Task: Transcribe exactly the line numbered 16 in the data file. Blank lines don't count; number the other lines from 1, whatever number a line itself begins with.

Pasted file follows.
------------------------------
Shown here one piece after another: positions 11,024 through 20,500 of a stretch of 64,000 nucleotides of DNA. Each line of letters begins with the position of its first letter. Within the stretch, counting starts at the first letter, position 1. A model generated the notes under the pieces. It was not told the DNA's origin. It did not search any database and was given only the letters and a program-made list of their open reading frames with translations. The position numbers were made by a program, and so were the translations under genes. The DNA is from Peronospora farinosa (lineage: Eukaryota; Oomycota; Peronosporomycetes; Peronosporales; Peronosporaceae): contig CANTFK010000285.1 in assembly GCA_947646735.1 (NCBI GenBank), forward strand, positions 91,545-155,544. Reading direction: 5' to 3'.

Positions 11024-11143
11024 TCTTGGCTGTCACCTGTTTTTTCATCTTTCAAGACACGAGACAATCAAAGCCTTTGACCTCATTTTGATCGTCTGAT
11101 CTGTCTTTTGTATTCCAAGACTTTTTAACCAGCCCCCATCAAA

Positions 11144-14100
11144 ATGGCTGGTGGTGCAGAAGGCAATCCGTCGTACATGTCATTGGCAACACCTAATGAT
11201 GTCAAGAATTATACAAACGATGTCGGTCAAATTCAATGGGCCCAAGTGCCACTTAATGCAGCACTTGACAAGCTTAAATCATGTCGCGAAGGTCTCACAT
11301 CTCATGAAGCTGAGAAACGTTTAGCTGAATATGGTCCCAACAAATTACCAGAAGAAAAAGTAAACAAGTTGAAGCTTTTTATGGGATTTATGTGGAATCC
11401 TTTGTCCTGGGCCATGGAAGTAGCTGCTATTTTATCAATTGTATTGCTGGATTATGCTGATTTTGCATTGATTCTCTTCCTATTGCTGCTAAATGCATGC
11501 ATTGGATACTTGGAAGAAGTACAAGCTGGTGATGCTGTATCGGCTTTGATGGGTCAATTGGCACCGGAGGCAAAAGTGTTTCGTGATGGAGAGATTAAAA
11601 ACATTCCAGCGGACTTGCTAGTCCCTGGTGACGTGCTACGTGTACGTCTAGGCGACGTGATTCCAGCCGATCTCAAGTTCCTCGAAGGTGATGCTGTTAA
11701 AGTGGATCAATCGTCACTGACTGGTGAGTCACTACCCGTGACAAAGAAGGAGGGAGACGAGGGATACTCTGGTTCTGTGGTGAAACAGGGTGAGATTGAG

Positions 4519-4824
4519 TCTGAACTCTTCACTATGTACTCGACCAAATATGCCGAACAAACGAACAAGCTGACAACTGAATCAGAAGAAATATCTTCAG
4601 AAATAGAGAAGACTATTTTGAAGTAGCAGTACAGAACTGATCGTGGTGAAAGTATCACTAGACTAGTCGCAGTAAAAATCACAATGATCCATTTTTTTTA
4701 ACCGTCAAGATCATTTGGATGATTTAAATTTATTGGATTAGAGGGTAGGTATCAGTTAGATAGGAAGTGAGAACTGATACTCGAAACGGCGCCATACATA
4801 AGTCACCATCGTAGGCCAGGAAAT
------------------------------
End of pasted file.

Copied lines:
4701 ACCGTCAAGATCATTTGGATGATTTAAATTTATTGGATTAGAGGGTAGGTATCAGTTAGATAGGAAGTGAGAACTGATACTCGAAACGGCGCCATACATA